I personally see no personal attack in the comment. MOTR isn’t calling anyone a “BLM terrorist”, he’s using the phrase in the context of saying what far-right people erroneously think anyone left of center is.

Drew Williamson
Guest
Drew Williamson

Alex, I feel that your comment is rather elitist and unnecessarily dismissive. Just saying. If you felt personally attacked by that comment, I don’t quite understand that. In any event, I am not sure why you launched into dismantling the whole thing with all these “applied” logical fallacies. Just… you know, maybe let it go? Disagree with the comment without picking it apart? It seems to me that Middle isn’t trying to convince you of anything–just stating his own opinion.

Steve Scarich
Guest
Steve Scarich

I stopped reading the site, when my comments were repeatedly blocked. And, I could find no rhyme or reason. My comments were not mean or nasty. Yes they were counter to much of JM’s narrative, but I thought he welcomed that. I even repeatedly asked him why I was blocked, but got no response. I refuse to access a site that just presents one side of the story. Thankfully, a few weeks ago, my comments started appearing again. I am just as much a curmudgeon as previously, but now am an acceptable grouch. I don’t think other media realize how important comments are. For instance, O’Live stopped allowing comments and also installed a paywall. I understand their reasoning, but I would guess that 50% or more of the meaningful content was found in the comments; further information, opinions, etc. I still directly e-mail the reporter when they really get it wrong factually, but the only one who responds is Canzano, who is also a curmudgeon.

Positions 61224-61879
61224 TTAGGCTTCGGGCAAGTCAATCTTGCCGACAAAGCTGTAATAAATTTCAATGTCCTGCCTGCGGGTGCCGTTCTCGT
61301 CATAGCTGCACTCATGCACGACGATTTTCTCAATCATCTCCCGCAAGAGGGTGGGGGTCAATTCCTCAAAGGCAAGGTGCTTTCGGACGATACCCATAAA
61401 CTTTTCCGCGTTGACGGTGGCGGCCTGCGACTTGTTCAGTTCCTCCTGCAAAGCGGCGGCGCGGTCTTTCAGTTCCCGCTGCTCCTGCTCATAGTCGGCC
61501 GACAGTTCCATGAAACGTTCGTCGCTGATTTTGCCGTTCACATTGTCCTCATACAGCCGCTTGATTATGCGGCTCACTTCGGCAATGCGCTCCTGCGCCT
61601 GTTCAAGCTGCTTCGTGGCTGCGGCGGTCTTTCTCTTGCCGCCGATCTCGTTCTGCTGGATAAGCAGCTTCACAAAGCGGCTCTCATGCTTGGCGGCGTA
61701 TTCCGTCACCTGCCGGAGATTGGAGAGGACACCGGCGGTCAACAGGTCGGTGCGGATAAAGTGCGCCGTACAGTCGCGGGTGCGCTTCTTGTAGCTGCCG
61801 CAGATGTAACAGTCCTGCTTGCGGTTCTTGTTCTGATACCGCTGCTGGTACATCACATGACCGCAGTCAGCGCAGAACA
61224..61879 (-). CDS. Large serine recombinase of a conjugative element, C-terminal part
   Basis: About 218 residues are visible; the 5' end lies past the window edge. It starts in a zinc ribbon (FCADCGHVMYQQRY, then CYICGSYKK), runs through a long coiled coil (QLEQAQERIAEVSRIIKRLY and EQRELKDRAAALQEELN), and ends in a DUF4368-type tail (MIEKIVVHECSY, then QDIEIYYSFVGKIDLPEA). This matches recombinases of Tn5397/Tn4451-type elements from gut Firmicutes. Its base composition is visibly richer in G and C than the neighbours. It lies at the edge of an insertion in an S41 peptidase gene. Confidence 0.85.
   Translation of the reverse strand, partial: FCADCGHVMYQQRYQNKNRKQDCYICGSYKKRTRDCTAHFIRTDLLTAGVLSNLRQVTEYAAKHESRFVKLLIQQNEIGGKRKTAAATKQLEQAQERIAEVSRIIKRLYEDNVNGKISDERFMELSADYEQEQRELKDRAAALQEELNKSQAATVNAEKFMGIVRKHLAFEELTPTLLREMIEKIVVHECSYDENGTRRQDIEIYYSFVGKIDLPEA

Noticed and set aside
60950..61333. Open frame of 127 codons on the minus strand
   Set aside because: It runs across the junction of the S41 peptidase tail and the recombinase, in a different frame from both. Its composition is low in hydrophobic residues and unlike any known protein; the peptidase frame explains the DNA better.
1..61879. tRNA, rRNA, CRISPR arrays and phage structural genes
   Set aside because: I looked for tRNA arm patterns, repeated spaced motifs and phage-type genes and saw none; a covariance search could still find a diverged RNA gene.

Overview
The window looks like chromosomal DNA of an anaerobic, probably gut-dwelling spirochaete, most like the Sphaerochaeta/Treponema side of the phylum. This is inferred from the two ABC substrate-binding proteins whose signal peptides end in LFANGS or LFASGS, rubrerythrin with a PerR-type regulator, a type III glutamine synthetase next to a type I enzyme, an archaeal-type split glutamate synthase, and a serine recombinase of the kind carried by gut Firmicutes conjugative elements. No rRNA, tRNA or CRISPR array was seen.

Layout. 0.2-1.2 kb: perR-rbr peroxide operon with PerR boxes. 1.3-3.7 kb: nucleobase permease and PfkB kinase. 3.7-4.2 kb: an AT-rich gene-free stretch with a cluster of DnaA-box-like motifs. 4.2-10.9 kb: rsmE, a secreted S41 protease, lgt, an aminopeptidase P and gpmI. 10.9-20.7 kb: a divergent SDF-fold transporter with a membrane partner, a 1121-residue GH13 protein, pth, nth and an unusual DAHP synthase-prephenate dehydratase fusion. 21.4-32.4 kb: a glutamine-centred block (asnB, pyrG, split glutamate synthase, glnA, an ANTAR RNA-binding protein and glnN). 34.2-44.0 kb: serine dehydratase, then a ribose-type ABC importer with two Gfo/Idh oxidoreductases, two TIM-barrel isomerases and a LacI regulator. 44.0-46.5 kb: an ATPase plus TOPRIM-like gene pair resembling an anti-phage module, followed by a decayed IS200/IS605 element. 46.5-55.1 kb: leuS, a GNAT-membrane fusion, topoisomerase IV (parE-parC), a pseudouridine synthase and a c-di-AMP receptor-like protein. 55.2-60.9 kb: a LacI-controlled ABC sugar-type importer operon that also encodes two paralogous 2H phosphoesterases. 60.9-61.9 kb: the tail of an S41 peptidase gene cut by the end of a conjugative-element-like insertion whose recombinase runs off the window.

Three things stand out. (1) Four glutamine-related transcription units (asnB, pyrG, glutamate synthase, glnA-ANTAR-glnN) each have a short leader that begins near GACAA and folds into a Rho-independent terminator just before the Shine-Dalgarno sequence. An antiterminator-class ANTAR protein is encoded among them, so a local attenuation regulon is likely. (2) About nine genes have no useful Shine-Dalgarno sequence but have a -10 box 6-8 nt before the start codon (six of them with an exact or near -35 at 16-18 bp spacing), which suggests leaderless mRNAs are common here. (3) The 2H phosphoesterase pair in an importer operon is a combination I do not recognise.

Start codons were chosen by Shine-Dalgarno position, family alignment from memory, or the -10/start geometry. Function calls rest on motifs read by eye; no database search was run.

Michael Kinsley
Guest
Michael Kinsley

I’m glad you were willing to take on the extra burden of content moderation but am worried it might become overwhelming at times. Just wish people could manage to express the intensity of their feelings about issues without directing that same level of intensity towards other people… Too much to wish for, sadly.

Jason
Guest
Jason

Just wish people could manage to express the intensity of their feelings about issues without directing that same level of intensity towards other people

That’s pretty on the money. I think people need to separate their grievances apart from the people they are interacting with.

Tom
Guest
Tom

Thank you Jonathan. I finally stopped reading comments after the last time this was discussed, realizing how much better my experience would be just ignoring them all together. Glad to hear changes have been made and its worth revisiting.

Alex
Subscriber
Alex

The comment section is sooo much better – it actually feels like productive conversations and/or single comments are happening again. There are definitely a few unproductive comments that leak thru, but the improvement is vast. Good work!

Jon Dohnson
Guest
Jon Dohnson

I know having a different opinion these days is equivalent to hate speech, but having an echo chamber gets a little old too. Do people feel patting themselves on the back is engaging?